You may have heard of “Air Conditioning System Inspections” and wondered what it is all about and whether it applies to you. This article offers an informative insight to the process and what it is all about when it comes to the inspection of air conditioning for your business premises.
Air conditioning systems can contribute greatly to the energy consumption of a building and have therefore been targeted as a potential way of reducing electricity consumption, operating costs and carbon emissions.
Under the Energy Performance of Building (Certificates and Inspection) (England and Wales) Regulations all air-conditioning systems with an effective rated output of more than 12kw must be regularly inspected by an accredited Energy Assessor. These inspections must be a maximum of five years apart.
For air-conditioning systems with an effective rated output of greater than 250kW, the first inspection should have taken place by 4th January 2009
For air-conditioning systems with an effective rated output of greater than 12kW, the first inspection should have taken place by 4th January 2011.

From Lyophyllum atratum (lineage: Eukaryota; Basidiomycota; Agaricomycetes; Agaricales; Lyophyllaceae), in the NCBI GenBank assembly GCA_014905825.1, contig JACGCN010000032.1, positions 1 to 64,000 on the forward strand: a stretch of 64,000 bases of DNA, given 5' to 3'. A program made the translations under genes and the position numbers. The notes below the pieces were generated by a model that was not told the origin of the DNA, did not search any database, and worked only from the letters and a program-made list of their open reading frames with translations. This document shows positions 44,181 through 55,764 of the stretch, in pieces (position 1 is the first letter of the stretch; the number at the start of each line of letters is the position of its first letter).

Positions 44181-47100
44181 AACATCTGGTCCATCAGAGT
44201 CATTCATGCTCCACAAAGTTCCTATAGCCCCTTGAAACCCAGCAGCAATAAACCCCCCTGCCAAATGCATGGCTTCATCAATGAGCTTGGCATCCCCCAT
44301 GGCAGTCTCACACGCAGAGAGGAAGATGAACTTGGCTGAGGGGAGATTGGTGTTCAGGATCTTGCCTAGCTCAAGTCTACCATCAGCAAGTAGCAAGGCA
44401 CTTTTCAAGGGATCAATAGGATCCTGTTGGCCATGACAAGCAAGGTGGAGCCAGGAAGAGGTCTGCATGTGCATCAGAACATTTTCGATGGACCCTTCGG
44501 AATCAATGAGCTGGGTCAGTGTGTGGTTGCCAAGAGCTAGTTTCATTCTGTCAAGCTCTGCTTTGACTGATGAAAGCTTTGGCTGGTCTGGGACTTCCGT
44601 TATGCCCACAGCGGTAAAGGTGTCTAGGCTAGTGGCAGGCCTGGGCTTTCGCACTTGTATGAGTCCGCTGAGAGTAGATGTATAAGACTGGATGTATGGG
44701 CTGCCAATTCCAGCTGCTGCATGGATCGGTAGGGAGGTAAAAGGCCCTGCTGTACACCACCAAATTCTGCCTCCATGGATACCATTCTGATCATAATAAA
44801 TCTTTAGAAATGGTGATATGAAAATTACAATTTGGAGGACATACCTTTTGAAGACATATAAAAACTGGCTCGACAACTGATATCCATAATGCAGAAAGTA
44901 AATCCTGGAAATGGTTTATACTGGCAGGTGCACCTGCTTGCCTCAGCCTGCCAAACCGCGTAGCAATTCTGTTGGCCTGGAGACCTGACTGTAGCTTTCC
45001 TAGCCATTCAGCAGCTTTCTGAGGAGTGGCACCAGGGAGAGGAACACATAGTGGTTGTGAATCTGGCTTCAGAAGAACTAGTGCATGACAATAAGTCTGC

For all systems first put into service on or after 1st January 2008, the first inspection must have taken place within five years of the date when it was first put into service.
We would stress that only air-conditioning systems with an effective rated output of more than 12kW are affected by these regulations. For clarification the effective rated output is the maximum calorific output in kW stated by the manufacturer for the system as deliverable during continuous operation while complying with the useful efficiency indicated by the manufacturer.
One or more air-conditioning units within a building controlled by a single person are considered to comprise a single air-conditioning system for the purposes of the regulations, therefore, if you have 3 individual 5kW machines this will require an air conditioning inspection as the combined total is above the 12kW limit.
For the purposes of the regulations, a building is defined as “a roofed construction having walls, for which energy is used to condition the indoor climate, and a reference to a building includes a reference to a part of a building which has been designed or altered to be used separately”.
An air-conditioning system refers to any system where refrigeration is used to provide cooling for the comfort of occupants, however, this would exclude separate refrigeration or chillers provided solely for process applications such as cold stores, pharmaceutical production chilled water for production processes etc.
Crucially, getting your air conditioning systems checked and serviced regularly is critical to make sure that they potentially operate at their best efficiency and will last for the longest possible time, but these inspections also make sure that the systems are suitable for the current application and are being used in the best possible way. If there are any ways to improve efficiency and reduce running costs the Assessor will make recommendation within the report.